Poetic Memory: Mark Olson (Interview)

Photo credit: Ingunn Ringvold

Mark Olson co-founded The Jayhawks with Gary Louris back in 1985, and even though he split from the band 10 years into its 25-year existence, he left an indelible mark on one of the first great alt-country bands — and on lots of great bands that followed in the Jayhawks’ footsteps.

Olson hasn’t stopped working, either. Between 1995 and today, Olson has released seven albums with The Original Harmony Ridge Creekdippers, a celebrated 2008 reunion album with Gary Louris called Ready For The Flood, and (soon to be) two solo albums.

Olson will release Many Colored Kite, his second solo album, on July 27. The album was produced by Beau Raymond (engineer for Devendra Banhart) and features collaborations with Jolie Holland, Vashti Bunyan, and Neal Casal of Ryan Adams’ band the Cardinals. For a sample, check out “Little Bird of Freedom” (MP3), the Jolie Holland-collaborated first single from the album.

In anticipation of Many Colored Kite, we asked Mr. Olsen to send us a list of his influences. He obliged, and even though it’s not exactly a list, it’s still awesome.

Tony Glover is a real cool cat! Twice I asked him to write liner notes for an album I was on, and twice he did just that. I had a conversation with him the second time, and I think that’s the only time I’ve ever spoken with him for any length in the 25 years that I have known him.

Strange that he was there, silent at the back of a grimy bar, and gave me my first big break as a musician one day way back when. I walked in and asked the bartender if The Jayhawks could play at the 400 Bar (in Minneapolis). It was late afternoon and daytime drinking was unknown to me then. I think the barman was about to laugh at me when Tony just simply nodded, so they let me in.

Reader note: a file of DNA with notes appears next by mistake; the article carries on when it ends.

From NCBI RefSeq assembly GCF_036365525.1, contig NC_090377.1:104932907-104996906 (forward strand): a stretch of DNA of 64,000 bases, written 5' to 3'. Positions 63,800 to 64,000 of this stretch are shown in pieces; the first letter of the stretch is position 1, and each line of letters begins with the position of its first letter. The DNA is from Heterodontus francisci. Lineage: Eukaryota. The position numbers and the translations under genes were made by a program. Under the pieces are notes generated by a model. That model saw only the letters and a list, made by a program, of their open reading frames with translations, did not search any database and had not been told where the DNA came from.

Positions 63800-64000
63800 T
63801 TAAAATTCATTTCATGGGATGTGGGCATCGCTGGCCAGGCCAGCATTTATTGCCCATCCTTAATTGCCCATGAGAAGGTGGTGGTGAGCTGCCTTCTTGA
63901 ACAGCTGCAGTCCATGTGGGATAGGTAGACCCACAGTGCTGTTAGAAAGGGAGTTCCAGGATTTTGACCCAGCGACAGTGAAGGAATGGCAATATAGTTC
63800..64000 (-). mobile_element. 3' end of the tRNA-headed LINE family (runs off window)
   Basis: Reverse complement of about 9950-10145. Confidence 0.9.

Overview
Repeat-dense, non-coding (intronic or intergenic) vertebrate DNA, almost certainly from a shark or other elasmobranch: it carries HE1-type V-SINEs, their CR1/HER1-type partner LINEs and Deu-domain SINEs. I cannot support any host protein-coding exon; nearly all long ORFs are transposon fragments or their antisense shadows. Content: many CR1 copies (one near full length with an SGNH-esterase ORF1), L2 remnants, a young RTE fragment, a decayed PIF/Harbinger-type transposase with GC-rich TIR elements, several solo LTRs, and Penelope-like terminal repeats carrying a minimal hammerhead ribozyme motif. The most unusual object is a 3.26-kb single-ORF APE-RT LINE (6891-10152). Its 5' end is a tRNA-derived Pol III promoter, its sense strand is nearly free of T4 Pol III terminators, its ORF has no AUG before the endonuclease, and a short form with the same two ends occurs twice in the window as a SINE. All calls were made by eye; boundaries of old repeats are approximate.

Since I was performing in the neighborhood, I decided to check out some of the other local establishments. What I found were musicians that had played with Bonnie Raitt, Bob Dylan, and many bluesmen. They had a lingo, and apartments were called “cribs.” I hung out there a number of years but never really spoke to any of them. I listened to them play, and I suppose I was looking for some measure of respect, which I never got.

It was dark and it was mean, but through the dim light I observed something about them: commitment — total involvement in something you believed in. I don’t want to speak for them and tell you for them what they had in their hearts, but they were up to something. And whatever it was kept going to all hours of the morning, day and night. They never complained one bit about anything; they just coolly walked past and started playing, and then went back to the involvement that had lured them in.

Speaking of lures, they closed the most notorious nightspot on the strip with a sign saying “gone fishing.” I’d like to go fishing sometime, and I hope each and every one of those cats got a chance to do just that with their families and friends. The blues are mean and it’s no place for a young man…

Mark Olson tour dates
Aug 27, 2010 – McCabe’s Guitar Shop – Santa Monica, CA
Sep 7, 2010 – Cafe Du Nord – San Francisco, CA
Sep 9, 2010 – Mississippi Studios – Portland, OR
Sep 10, 2010 – Triple Door – Seattle, WA
Sep 11, 2010 – Green Frog Caf? Acoustic Tavern – Bellingham, WA
Sep 12, 2010 – Varsity Theater – Minneapolis, MN
Sep 14, 2010 – Pizza Luce – Duluth, MN
Sep 15, 2010 – High Noon Saloon – Madison, WI
Sep 16, 2010 – Club Garibaldi – Milwaukee, WI
Sep 17, 2010 – Schubas – Chicago, IL
Sep 18, 2010 – The Rudyard Kipling – Louisville, KY
Sep 19, 2010 – The Old Rockhouse – St Louis, MO
Sep 21, 2010 – NightCat – Easton, MD
Sep 22, 2010 – World Cafe Live – Philadelphia, PA
Sep 23, 2010 – Jammin’ Java – Vienna, VA
Sep 24, 2010 – M.E.A.N.Y. Fest at Joe’s Pub – New York, NY
Sep 25, 2010 – Iron Horse – Northampton, MA
Sep 27, 2010 – One Longfellow Square – Portland, ME
Sep 28, 2010 – Wildfire Bistro – Ithaca, NY
Sep 29, 2010 – The Rock Shop – Brooklyn, NY

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